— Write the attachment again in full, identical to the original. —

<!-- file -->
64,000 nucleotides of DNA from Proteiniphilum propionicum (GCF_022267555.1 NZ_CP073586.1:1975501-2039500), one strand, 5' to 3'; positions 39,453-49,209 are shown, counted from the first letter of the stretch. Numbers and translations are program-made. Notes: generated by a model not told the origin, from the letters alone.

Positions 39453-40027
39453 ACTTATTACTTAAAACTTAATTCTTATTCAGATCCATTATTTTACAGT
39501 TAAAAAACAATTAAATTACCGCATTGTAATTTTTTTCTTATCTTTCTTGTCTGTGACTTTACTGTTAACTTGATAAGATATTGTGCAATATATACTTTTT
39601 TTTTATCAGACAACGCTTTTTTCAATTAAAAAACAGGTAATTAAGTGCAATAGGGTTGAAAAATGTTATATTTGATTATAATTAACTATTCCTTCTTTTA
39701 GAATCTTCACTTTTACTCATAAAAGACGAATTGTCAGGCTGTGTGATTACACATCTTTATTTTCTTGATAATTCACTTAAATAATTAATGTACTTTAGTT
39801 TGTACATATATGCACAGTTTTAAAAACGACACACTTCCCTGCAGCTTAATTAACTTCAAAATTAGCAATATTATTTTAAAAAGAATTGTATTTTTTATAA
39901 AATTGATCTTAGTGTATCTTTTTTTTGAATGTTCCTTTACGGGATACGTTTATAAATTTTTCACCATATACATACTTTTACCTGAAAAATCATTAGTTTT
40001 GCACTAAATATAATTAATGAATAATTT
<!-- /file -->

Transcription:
64,000 nucleotides of DNA from Proteiniphilum propionicum (GCF_022267555.1 NZ_CP073586.1:1975501-2039500), one strand, 5' to 3'; positions 39,453-49,209 are shown, counted from the first letter of the stretch. Numbers and translations are program-made. Notes: generated by a model not told the origin, from the letters alone.

Positions 39453-40027
39453 ACTTATTACTTAAAACTTAATTCTTATTCAGATCCATTATTTTACAGT
39501 TAAAAAACAATTAAATTACCGCATTGTAATTTTTTTCTTATCTTTCTTGTCTGTGACTTTACTGTTAACTTGATAAGATATTGTGCAATATATACTTTTT
39601 TTTTATCAGACAACGCTTTTTTCAATTAAAAAACAGGTAATTAAGTGCAATAGGGTTGAAAAATGTTATATTTGATTATAATTAACTATTCCTTCTTTTA
39701 GAATCTTCACTTTTACTCATAAAAGACGAATTGTCAGGCTGTGTGATTACACATCTTTATTTTCTTGATAATTCACTTAAATAATTAATGTACTTTAGTT
39801 TGTACATATATGCACAGTTTTAAAAACGACACACTTCCCTGCAGCTTAATTAACTTCAAAATTAGCAATATTATTTTAAAAAGAATTGTATTTTTTATAA
39901 AATTGATCTTAGTGTATCTTTTTTTTGAATGTTCCTTTACGGGATACGTTTATAAATTTTTCACCATATACATACTTTTACCTGAAAAATCATTAGTTTT
40001 GCACTAAATATAATTAATGAATAATTT